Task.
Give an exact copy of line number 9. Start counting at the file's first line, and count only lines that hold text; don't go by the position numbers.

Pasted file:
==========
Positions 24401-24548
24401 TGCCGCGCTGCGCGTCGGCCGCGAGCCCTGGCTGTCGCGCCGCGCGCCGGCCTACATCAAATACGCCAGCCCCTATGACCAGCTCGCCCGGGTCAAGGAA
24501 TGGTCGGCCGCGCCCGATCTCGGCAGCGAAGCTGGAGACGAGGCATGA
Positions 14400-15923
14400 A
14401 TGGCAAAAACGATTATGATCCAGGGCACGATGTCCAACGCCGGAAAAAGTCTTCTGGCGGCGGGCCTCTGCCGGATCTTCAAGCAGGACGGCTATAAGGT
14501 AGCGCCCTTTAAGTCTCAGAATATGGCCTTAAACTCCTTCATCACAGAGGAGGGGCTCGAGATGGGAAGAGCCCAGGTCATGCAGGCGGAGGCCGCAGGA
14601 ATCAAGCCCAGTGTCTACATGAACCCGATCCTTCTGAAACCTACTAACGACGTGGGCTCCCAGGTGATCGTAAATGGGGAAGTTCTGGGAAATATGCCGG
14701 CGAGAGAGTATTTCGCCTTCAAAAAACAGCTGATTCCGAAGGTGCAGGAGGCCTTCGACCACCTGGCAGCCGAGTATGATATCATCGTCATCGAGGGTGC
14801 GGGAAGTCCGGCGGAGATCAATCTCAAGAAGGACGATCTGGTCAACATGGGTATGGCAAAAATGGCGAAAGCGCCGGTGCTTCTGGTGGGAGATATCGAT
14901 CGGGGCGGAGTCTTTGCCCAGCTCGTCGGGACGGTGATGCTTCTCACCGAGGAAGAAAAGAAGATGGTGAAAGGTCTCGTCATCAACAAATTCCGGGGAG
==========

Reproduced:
14701 CGAGAGAGTATTTCGCCTTCAAAAAACAGCTGATTCCGAAGGTGCAGGAGGCCTTCGACCACCTGGCAGCCGAGTATGATATCATCGTCATCGAGGGTGC